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Performance-wise, RDC is relatively fast. It translates keystrokes between the Mac and PC efficiently, and I have no problem in using my regular Control and Alt (using the Option key on the Mac) keys when controlling my Windows PC. Running CPU-intensive applications like Visual Studio .NET has no effect on the performance on the Mac, as all the processing is done on the Windows PC itself. I also have no problems running regular applications like Word, PowerPoint, Adobe Acrobat, and so forth.

However, when two or more RCS instances of Windows are created, the performance degrades drastically. But this is really the problem with the Windows server, as multiple clients connecting to the Terminal Services chalk up a lot of resources. Nevertheless, my notebook equipped with 512MB RAM and a 1GHz processor does not seem to digest the workload well.

72.1 Virtual PC

If you don't have a spare Windows PC to connect to or if you are on the road with only your Macintosh notebook, another option is Virtual PC from Connectix (http://www.connectix.com/). Virtual PC emulates the PC's CPU and hardware so that Windows, Linux, and other operating systems can run on it.

Virtual PC is available in two flavors: with or without an operating system (to be fair, the latter includes DOS). If you already have an unused license for the operating system you plan to use, you can buy Virtual PC with DOS for $129 from the Connectix store (http://www.connectix.com/shop/) and install your own operating system. If you choose electronic delivery, you can download it and install it right away (the disk image is about 12MB). After you download and install Virtual PC, you'll need to visit the Connectix support site to check for any updates. At the time of this writing, 6.0.1 was the most current version.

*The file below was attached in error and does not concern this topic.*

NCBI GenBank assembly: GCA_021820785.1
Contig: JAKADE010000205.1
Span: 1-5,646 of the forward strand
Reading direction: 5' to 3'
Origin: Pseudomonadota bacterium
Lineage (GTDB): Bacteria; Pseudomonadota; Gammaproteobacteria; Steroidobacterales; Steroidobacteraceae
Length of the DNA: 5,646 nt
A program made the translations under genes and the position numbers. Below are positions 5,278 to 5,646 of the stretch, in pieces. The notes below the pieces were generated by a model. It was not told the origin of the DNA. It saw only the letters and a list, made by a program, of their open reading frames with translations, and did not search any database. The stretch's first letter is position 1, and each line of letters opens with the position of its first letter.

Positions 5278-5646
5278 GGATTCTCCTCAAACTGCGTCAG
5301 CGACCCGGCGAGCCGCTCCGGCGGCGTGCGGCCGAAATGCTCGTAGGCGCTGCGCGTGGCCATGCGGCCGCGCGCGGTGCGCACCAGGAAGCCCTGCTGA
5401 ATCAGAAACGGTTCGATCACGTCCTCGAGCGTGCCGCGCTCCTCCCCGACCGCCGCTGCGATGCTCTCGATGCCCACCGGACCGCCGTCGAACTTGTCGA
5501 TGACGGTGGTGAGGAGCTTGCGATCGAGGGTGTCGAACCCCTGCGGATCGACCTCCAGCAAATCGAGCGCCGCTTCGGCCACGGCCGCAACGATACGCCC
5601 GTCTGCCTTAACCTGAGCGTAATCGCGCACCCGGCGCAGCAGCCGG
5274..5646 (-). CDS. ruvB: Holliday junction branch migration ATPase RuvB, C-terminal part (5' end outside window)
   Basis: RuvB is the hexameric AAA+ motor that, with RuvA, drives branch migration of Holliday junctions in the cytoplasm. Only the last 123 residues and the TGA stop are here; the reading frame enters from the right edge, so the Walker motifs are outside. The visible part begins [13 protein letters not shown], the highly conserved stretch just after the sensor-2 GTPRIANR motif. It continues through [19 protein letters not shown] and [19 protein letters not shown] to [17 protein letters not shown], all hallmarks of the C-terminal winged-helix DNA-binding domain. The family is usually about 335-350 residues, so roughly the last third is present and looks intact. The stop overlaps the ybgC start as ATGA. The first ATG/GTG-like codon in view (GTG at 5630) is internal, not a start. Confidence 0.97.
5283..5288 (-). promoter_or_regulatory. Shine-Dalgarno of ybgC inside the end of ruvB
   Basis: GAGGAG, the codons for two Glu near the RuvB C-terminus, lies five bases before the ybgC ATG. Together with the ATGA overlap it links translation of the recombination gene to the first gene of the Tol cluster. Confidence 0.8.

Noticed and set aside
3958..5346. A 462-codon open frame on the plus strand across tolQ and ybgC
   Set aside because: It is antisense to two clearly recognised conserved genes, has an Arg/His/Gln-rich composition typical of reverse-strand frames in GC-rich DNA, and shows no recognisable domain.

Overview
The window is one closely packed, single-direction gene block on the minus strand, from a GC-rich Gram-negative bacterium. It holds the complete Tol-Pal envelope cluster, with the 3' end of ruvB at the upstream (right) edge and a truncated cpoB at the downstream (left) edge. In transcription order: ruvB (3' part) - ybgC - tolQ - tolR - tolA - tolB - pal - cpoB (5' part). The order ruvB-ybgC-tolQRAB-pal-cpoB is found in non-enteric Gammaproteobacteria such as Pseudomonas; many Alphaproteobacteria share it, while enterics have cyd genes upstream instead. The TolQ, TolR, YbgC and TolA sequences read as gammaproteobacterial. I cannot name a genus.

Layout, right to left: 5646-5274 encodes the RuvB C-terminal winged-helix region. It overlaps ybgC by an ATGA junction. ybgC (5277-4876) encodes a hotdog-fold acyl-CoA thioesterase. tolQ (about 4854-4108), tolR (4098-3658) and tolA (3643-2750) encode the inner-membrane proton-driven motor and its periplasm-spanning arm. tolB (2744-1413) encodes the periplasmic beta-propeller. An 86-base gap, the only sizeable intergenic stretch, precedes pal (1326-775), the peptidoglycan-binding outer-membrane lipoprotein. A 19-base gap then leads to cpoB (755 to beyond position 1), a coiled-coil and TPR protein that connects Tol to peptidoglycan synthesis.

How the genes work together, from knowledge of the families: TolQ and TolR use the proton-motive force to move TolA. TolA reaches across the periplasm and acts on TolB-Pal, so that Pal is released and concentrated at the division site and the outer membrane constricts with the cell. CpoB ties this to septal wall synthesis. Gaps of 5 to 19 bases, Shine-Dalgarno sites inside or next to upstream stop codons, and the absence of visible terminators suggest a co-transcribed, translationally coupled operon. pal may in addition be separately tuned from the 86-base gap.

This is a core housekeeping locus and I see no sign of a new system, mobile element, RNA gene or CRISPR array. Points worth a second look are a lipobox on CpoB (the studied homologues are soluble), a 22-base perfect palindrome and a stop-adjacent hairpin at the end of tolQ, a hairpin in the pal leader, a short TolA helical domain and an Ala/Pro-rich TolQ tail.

If you purchased an operating system with Virtual PC, you'll be able to start working with it right away. If you purchased the version that includes only DOS, you'll need to install Windows. For instructions on installing another operating system, see the documentation in the /Applications/Virtual PC 6/Extras/Installing Other OSes/ directory.

Windows XP runs well on Virtual PC (see Figure 6-20), but you need to optimize it heavily to get the best performance. Plenty of memory is suggested (256MB is good for Windows XP Professional), and you should consult the Optimizing Windows XP Professional and Home Edition For Connectix Virtual PC document, available at http://www.connectix.com/support/library.html. Aside from the tips in that document, we suggest aggressively diminishing the number of services you are running. TechSpot has a good article on this topic (http://www.techspot.com/tweaks/winxp_services/), as does ExtremeTech (http://www.extremetech.com/article2/0,,5155,00.asp).